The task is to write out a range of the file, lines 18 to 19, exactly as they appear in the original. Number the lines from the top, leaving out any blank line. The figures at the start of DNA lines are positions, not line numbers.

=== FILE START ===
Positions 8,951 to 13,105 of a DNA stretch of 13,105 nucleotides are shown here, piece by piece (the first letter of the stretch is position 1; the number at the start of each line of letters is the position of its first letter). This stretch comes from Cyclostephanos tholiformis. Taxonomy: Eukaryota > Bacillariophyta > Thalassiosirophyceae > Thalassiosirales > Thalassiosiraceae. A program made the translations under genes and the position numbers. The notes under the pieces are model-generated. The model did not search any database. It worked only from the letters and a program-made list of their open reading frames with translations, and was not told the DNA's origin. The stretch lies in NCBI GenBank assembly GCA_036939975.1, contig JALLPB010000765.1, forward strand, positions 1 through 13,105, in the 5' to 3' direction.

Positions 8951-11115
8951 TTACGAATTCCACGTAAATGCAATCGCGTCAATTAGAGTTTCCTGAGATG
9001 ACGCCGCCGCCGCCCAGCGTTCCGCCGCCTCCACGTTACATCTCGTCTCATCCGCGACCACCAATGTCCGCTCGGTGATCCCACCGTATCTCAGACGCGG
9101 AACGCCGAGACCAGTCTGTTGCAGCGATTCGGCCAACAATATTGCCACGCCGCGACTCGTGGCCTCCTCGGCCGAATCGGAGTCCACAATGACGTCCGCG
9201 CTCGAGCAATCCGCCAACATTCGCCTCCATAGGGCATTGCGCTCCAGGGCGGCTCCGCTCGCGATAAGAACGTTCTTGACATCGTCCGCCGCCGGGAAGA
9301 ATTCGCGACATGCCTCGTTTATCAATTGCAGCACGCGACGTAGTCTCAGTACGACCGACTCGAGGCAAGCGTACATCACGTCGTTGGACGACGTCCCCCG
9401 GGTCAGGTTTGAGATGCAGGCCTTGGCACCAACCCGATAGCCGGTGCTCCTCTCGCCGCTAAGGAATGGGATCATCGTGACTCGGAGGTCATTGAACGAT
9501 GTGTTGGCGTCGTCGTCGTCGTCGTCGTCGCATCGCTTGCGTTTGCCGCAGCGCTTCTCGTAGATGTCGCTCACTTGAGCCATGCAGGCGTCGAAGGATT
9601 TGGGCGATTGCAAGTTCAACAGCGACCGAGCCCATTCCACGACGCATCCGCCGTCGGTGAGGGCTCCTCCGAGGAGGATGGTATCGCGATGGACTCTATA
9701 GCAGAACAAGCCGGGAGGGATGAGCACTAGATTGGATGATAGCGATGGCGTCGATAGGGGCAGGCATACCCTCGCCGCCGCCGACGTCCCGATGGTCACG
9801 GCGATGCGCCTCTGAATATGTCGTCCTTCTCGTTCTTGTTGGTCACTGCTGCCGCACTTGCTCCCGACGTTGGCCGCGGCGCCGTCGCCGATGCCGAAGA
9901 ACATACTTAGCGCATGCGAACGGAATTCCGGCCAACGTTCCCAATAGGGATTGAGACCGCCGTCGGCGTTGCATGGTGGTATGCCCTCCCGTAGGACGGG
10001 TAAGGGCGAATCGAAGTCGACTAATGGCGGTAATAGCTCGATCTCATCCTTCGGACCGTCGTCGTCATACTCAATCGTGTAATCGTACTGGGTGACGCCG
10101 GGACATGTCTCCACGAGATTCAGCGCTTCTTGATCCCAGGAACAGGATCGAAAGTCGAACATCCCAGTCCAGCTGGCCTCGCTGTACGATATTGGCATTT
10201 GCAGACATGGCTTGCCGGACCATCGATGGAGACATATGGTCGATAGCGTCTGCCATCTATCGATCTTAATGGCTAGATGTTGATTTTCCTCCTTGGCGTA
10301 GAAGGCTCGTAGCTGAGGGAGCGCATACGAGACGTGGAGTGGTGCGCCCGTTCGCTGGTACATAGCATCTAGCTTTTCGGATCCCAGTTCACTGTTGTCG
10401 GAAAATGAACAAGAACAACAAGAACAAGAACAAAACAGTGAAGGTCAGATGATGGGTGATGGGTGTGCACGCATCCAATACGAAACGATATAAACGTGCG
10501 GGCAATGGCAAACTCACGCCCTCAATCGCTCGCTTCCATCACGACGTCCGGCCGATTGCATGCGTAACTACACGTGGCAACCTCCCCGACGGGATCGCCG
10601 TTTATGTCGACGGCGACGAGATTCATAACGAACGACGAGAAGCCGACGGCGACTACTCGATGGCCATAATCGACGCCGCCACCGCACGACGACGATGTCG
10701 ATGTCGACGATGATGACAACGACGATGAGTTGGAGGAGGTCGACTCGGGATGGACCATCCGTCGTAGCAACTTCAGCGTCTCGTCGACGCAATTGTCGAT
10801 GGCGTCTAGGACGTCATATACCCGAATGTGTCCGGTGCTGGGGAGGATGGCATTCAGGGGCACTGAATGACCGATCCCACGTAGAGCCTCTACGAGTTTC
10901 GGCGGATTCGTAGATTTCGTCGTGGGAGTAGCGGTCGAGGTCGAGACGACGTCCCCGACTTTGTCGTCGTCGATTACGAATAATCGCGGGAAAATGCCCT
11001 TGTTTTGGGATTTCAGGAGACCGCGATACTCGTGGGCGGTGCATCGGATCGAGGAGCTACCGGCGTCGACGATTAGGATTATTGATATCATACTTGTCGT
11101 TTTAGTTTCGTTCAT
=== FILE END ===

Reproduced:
10401 GAAAATGAACAAGAACAACAAGAACAAGAACAAAACAGTGAAGGTCAGATGATGGGTGATGGGTGTGCACGCATCCAATACGAAACGATATAAACGTGCG
10501 GGCAATGGCAAACTCACGCCCTCAATCGCTCGCTTCCATCACGACGTCCGGCCGATTGCATGCGTAACTACACGTGGCAACCTCCCCGACGGGATCGCCG